|Scientific Name:||Thylogale billardierii (Desmarest, 1822)|
Kangurus billardierii Desmarest, 1822
Assessment Information [top]
|Red List Category & Criteria:||Least Concern ver 3.1|
|Assessor(s):||Menkhorst, P. & Denny, M.|
|Reviewer(s):||Johnson, C.N. & Hawkins, C.|
Listed as Least Concern in view of its wide distribution, large population, occurrence in a number of protected areas, tolerance to some degree of habitat modification, and because its overall population appears to be stable.
|Previously published Red List assessments:|
Geographic Range [top]
|Range Description:||This species is present on the island of Tasmania and the larger islands of the Bass Strait, Australia. It was formerly present in south-eastern South Australia and Victoria (Johnson and Rose 2008), but became extinct in this region in the 1920s. It occurs up to around 1,400 m asl in Tasmania.|
|Range Map:||Click here to open the map viewer and explore range.|
|Population:||It is an abundant species in Tasmania (Johnson and Rose 2008).|
|Current Population Trend:||Stable|
Habitat and Ecology [top]
|Habitat and Ecology:||It is found in areas of dense vegetation within wet sclerophyll forest, temperate moist forest, scrubland and open grassy areas containing refuges of dense vegetation (Johnson and Rose 2008). It may form loose groups of up to ten animals when feeding (Johnson and Rose 2008). Breeding is continuous throughout the year (Johnson and Rose 2008). It is tolerant of some degree of habitat disturbance.|
|Major Threat(s):||There appear to be no major threats to this species. In parts of its Tasmanian range it is considered to be a pest species of agricultural crops (Johnson and Rose 2008). The mainland populations were driven to extinction mainly by introduced foxes. In Tasmania the recent introduction of foxes could become a major threat if they are not controlled.|
Conservation Actions [top]
|Conservation Actions:||It is present in many protected areas in Tasmania. Fox control programs should be implemented in Tasmania.|
The Tasmanian pademelon (Thylogale billardierii), also known as the rufous-bellied pademelon or red-bellied pademelon, is the sole endemic species of pademelon, marsupials found in Tasmania, and formerly throughout south-eastern Australia. This pademelon has developed heavier and bushier fur than its northern relatives, who inhabit northern Australia and Papua New Guinea.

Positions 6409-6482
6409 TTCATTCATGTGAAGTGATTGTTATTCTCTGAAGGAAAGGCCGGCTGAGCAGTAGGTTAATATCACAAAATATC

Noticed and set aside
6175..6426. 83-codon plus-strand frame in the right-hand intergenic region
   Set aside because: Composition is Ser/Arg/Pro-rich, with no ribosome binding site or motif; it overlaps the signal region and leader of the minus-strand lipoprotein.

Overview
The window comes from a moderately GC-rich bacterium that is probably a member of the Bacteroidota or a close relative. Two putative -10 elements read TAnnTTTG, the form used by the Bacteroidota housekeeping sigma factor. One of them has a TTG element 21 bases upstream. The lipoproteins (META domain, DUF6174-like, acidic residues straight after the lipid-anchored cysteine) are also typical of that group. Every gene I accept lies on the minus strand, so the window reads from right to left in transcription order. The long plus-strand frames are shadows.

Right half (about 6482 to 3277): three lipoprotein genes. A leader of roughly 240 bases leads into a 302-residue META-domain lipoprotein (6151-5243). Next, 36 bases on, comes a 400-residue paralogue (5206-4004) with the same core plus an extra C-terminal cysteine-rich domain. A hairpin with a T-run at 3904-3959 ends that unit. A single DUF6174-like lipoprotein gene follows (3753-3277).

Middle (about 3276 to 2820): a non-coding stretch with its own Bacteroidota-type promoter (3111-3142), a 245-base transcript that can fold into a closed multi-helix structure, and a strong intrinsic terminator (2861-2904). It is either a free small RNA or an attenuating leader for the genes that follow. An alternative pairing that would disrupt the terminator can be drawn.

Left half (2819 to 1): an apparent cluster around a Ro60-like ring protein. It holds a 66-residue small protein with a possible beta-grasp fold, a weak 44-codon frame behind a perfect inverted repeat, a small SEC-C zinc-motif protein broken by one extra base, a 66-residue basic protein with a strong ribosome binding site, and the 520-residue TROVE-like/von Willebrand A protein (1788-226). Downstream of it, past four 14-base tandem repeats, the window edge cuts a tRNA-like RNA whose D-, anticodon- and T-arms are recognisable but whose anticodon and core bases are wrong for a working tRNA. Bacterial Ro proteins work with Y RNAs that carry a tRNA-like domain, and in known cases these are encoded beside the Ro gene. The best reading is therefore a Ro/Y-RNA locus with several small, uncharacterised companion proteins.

Males reach around 12 kg (26.5 lbs) in weight, 1–1.2 metres in length including the tail, and are considerably larger than the females, which average 3.9 kg (8.6 lbs).
Pademelons are solitary and nocturnal, spending the daylight hours in thick vegetation. Rainforest, sclerophyllforest, and scrubland are preferred, although wet gullies in dry open eucalyptus forest are also used. Such places, next to open areas where feeding can occur, are especially favoured. After dusk, the animals move onto open areas to feed, but rarely stray more than 100 metres from the forest edge.
The species is abundant and widespread throughout Tasmania.
The Tasmanian pademelon is a nocturnalherbivore feeding on a wide variety of plants, from herbs, green shoots and grass, to some nectar-bearing flowers.
Once a part of the diet of the thylacine, the Tasmanian pademelon is still preyed upon by other predators of the island, including the Tasmanian devil and quolls. Even so, they are abundant to the point of being culled occasionally (along with other wallabies) to reduce competition for grass with the farmed animals. Hunting of the Tasmanian pademelon is allowed, its pelt having some economic value and its meat being palatable.
There is no specific breeding season, though 70% of pademelon births seem to occur around the beginning of winter. Gestation for the female is 30 days. The young are in the pouch for about 6 months thereafter, and are weaned at around 8 months. Joeys are sexually mature at 14–15 months. Pademelons live between 5 and 6 years in the wild.